December 2017   Clinical Implications of Bone Marrow Adiposity.

Veldhuis-Vlug AG, Rosen CJ J Intern Med. 2017 Dec 6. doi: 10.1111/joim.12718. 

Marrow adipocytes, collectively termed marrow adipose tissue (MAT), reside in the bone marrow in close contact to bone cells and hematopoietic cells. Marrow adipocytes arise from the mesenchymal stem cell and share their origin with the osteoblastst. Shifts in the lineage allocation of the mesenchymal stromal cell could potentially explain the association between increased MAT and increased fracture risk in diseases such as postmenopausal osteoporosis, anorexia nervosa and diabetes. Functionally, marrow adipocytes secrete adipokines, such as adiponectin, and cytokines, such as RANK-ligand and stem cell factor. These mediators can influence both boneremodeling and hematopoiesis by promoting bone resorption and hematopoietic recovery following chemotherapy. In addition, marrowadipocytes can secrete free fatty acids, acting as a energy supply for bone and hematopoietic cells. However, this induced lipolysis is also used by neoplastic cells to promote survival and proliferation. Therefore, MAT could represent a new therapeutic target for multiple diseases from osteoporosis to leukemia, although the exaxt characteristics and role of the marrow adipocyte in health and diseases remains to be determined. This article is protected by copyright. All rights reserved.

November 2017      Bone Marrow Fat Changes After Gastric Bypass Surgery Are Associated With Loss of Bone Mass.

Kim TY, Schwartz AV, Li X, Xu K, Black DM, Petrenko DM, Stewart L, Rogers SJ, Posselt AM, Carter JT, Shoback DM, Schafer A  J Bone Miner Res. 2017 Nov;32(11):2239-2247. doi: 10.1002/jbmr.3212. Epub 2017 Aug 9.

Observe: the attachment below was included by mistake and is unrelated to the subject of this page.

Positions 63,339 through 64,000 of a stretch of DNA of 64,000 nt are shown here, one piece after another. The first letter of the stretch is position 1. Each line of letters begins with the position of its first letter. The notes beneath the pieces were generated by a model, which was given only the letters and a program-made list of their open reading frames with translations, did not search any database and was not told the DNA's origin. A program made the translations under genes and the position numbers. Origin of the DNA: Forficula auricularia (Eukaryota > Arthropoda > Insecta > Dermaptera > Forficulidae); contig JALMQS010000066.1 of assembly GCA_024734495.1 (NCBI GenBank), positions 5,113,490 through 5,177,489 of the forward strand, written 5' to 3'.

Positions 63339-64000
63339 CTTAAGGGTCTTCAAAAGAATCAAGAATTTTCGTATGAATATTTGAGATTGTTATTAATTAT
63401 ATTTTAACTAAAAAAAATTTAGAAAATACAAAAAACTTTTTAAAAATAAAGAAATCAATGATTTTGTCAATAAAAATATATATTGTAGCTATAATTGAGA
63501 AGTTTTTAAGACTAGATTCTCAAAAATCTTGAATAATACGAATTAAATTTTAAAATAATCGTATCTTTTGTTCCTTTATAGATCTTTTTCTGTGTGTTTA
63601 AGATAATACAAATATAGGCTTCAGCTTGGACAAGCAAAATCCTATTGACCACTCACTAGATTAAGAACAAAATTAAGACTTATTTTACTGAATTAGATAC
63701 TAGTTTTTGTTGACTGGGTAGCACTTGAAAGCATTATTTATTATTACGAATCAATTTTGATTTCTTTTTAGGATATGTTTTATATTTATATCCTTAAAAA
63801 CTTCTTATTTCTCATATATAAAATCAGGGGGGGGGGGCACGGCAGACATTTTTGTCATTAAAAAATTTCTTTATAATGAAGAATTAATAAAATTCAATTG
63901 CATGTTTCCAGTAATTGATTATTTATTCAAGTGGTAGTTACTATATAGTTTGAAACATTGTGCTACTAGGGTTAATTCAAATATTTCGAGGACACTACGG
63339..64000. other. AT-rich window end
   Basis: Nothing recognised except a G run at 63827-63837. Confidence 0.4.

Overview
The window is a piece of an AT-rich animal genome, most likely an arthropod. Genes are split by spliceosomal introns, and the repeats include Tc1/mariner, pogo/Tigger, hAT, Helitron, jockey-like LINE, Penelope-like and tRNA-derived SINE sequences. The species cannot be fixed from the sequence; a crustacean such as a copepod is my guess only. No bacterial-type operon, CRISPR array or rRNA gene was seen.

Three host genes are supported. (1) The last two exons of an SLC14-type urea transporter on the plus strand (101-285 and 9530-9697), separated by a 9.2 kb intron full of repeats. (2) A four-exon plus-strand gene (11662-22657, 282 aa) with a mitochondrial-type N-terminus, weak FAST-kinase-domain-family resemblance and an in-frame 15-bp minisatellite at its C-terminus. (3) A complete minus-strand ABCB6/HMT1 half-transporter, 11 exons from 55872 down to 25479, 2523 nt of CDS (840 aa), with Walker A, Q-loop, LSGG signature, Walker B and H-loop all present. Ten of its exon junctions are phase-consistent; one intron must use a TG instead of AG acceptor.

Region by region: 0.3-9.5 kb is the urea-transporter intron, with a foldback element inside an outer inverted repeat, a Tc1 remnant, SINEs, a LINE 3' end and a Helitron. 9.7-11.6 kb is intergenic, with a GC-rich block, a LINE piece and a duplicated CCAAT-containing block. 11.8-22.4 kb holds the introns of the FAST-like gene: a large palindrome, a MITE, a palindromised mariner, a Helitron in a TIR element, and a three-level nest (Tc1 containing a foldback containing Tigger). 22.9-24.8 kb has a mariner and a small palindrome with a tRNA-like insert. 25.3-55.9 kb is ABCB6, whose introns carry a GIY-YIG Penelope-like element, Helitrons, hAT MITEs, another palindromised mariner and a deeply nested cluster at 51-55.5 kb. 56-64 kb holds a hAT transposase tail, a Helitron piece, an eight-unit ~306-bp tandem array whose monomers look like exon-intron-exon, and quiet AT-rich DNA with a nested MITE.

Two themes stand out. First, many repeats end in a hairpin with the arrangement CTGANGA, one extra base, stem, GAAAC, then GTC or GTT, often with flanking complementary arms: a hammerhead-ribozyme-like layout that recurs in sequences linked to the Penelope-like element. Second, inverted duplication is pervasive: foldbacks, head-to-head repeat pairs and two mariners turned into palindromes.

Bone marrow fat is a unique fat depot that may regulate bone metabolism. Marrow fat is increased in states of low bone mass, severe underweight, and diabetes. However, longitudinal effects of weight loss and improved glucose homeostasis on marrow fat are unclear, as is the relationship between marrow fat and bone mineral density (BMD) changes. We hypothesized that after Roux-en-Y gastric bypass(RYGB) surgery, marrow fat changes are associated with BMD loss. We enrolled 30 obese women, stratified by diabetes status. Before and 6 months after RYGB, we measured BMD by dual-energy X-ray absorptiometry (DXA) and quantitative computed tomography (QCT) and vertebral marrow fat content by magnetic resonance spectroscopy. At baseline, those with higher marrow fat had lower BMD. Postoperatively, total body fat declined dramatically in all participants. Effects of RYGB on marrow fat differed by diabetes status (p = 0.03). Nondiabetic women showed no significant mean change in marrow fat (+1.8%, 95% confidence interval [CI] -1.8% to +5.4%, p = 0.29), although those who lost more total body fat were more likely to have marrow fat increases (r = -0.70, p = 0.01). In contrast, diabetic women demonstrated a mean marrow fat change of -6.5% (95% CI -13.1% to 0%, p = 0.05). Overall, those with greater improvements in hemoglobin A1c had decreases in marrow fat (r = 0.50, p = 0.01). Increases in IGF-1, a potential mediator of the marrow fat-bonerelationship, were associated with marrow fat declines (r = -0.40, p = 0.05). Spinal volumetric BMD decreased by 6.4% ± 5.9% (p < 0.01), and femoral neck areal BMD decreased by 4.3% ± 4.1% (p < 0.01). Marrow fat and BMD changes were negatively associated, such that those with marrow fat increases had more BMD loss at both spine (r = -0.58, p < 0.01) and femoral neck (r = -0.49, p = 0.01), independent of age and menopause. Our findings suggest that glucose metabolism and weight loss may influence marrow fat behavior, and marrow fat may be a determinant of bone metabolism.